Given the extent of the AC/DC history, it is probably no surprise that for Cheney, their music has been a pretty constant presence throughout his life. In fact, the guitarist claims that Acadaca might very well have been his first taste of music.
“I was in primary school, in about grade two,” reminisces Chris. “There was this time where they decided to have this concert at lunch time. You paid 20 cents to go in and these grade sixers were set up like a band. Now, grade sixers look really big when you’re that small, and they had these cardboard guitars and flannelette shirts and one of them had like this flat cap on. They mimed AC/DC and even though they weren’t playing, that was the first even band experience for me. I’ve never forgotten that and it was worth every cent.”

It’s pretty obvious that this initiation to the world of music has had a lasting effect on Cheney. The Living End’s album Roll On oozes the classic rock spirit that AC/DC played such a big part in developing, and shows that behind the Clash influence and rockabilly trappings there is a very serious dose of rock in the ‘End boys. With songs like “Pictures In The Mirror” and “Roll On”, the Living End prove they are the real McCoy, part of a long and solid line of no-bulls#*t bands.

“Touring the last album we tended to listen to a lot of Rose Tattoo and the Who and AC/DC and stuff and I guess all that had some kind of influence on the direction we wanted to head with Roll On,” explains Chris. “We didn’t really write on the road, but when we stopped touring I guess all that had some influence of the direction we wanted to lead.”

Obviously the AC/DC lads are more aware of the influence they have had on the rock scene – they are without a doubt Australia’s biggest band, and even on a world scale, their influence has been profound. The list of people happy to sing their praises is almost as long as their discography, and the compliments all revolve around one major factor – their honesty.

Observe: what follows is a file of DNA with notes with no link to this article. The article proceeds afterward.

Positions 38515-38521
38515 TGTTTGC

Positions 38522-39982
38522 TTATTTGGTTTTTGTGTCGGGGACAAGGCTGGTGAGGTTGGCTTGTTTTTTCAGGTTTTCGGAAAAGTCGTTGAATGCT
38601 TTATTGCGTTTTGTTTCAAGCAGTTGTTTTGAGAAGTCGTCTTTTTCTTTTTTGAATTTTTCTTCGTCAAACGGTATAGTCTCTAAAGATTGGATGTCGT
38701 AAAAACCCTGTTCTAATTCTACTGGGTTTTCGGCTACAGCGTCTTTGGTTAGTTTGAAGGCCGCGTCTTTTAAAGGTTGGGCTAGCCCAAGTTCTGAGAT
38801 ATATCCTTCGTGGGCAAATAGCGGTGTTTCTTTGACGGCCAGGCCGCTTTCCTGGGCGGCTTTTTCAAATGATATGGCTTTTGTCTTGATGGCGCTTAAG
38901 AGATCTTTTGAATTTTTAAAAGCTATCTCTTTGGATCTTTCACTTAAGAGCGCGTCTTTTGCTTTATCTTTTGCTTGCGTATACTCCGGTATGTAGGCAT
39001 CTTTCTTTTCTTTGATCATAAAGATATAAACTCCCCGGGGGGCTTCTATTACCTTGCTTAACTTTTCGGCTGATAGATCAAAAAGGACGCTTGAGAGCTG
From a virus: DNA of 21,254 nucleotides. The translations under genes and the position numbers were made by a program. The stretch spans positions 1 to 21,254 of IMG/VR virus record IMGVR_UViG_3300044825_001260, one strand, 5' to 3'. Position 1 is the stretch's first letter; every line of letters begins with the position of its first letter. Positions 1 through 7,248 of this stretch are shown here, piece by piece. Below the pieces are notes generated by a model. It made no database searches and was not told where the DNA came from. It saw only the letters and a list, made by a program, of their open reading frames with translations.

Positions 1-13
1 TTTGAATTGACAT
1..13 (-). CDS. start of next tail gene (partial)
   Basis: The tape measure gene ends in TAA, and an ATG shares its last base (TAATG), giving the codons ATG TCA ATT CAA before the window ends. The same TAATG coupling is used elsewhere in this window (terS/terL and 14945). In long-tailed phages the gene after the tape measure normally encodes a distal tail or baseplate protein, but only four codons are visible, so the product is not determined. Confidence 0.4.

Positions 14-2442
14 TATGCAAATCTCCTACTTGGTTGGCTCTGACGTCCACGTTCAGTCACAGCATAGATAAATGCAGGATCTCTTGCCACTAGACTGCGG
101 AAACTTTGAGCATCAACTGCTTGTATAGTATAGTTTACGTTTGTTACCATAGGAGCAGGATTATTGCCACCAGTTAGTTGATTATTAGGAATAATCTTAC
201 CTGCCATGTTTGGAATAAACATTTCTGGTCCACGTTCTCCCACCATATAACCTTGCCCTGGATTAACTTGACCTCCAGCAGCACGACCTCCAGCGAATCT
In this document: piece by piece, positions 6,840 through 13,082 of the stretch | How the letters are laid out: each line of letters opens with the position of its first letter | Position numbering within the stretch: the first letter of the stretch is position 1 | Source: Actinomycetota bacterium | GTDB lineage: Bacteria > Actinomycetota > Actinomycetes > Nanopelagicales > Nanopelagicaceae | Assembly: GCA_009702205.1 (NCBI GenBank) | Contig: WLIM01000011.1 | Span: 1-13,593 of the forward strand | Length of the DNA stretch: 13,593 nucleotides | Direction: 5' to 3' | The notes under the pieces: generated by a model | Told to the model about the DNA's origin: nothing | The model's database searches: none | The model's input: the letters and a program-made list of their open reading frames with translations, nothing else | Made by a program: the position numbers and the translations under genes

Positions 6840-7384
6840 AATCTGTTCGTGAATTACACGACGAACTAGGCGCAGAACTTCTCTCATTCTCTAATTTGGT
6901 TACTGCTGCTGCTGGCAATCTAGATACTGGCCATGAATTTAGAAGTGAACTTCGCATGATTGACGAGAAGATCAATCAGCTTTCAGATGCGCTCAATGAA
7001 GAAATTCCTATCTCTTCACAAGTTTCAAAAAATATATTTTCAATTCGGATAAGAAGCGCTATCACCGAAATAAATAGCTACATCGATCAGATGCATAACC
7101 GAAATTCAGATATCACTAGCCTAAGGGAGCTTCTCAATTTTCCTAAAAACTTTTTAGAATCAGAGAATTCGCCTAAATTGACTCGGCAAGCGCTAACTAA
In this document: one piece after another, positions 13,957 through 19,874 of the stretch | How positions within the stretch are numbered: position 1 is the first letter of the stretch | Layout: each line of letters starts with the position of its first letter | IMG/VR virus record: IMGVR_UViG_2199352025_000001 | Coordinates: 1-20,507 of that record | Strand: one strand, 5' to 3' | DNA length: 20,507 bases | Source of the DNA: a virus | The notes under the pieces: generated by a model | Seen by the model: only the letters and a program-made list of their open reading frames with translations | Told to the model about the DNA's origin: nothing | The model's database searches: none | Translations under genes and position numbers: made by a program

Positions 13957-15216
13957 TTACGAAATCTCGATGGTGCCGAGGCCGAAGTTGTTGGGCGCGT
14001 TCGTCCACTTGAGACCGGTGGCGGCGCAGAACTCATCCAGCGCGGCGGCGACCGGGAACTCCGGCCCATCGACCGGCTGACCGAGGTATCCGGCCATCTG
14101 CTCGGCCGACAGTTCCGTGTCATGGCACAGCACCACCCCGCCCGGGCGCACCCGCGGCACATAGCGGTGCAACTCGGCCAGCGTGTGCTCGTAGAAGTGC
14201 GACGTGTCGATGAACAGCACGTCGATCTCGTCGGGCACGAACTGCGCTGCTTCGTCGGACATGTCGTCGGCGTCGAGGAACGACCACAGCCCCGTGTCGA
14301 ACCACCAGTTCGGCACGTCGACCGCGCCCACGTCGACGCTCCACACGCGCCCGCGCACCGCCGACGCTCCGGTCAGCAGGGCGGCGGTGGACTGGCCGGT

Maynard James Keenan (Tool and A Perfect Circle) summed up the rock world’s attitude to AC/DC when he spoke to Esky earlier this year. Asked what his favourite Aussie band was, he didn’t even have to think about it.
“AC/DC. They are just so right. There’s not bulls#*t. When you look at some other bands who have tried to do the rock thing – bands like Poison or Motley Cue – there’s just no comparison. All the other bands try too hard. With AC/DC there is no trying, they just do.”
The attitude of AC/DC to this sort of respect is pretty much what you would expect – a shrug of the shoulders, a little grin and a wise crack. When Esky asked Angus how he felt about the influence issue, he was pretty straight up.

“It depends if they call us a good influence or a bad influence,” laughs the guitarist. “But, yeah, I think it’s good. I just hope they pick the good bits out of it, because my influences are people like Chuck Berry, and if they can get that out of it, they can’t go too far wrong.”

Behind all the humility and one-liners (we also asked Angus what he thought AC/DC’s greatest legacy would be and he wheezed, “Getting a leg over.”), the AC/DC story is a lot more than myth. They have proven for almost 30 years that you don’t need to be flashy or phoney, just be yourself. Angus once tried to explain it by saying, “I think we do what we do well, whatever it is that we do.”

But with the benefit of a different perspective, Cheney summed it up well.
“Maybe AC/DC is drinking music, but at the end of the day those guys aren’t stupid. You know the music they play is just stronger than words can describe – it’s just that powerful.”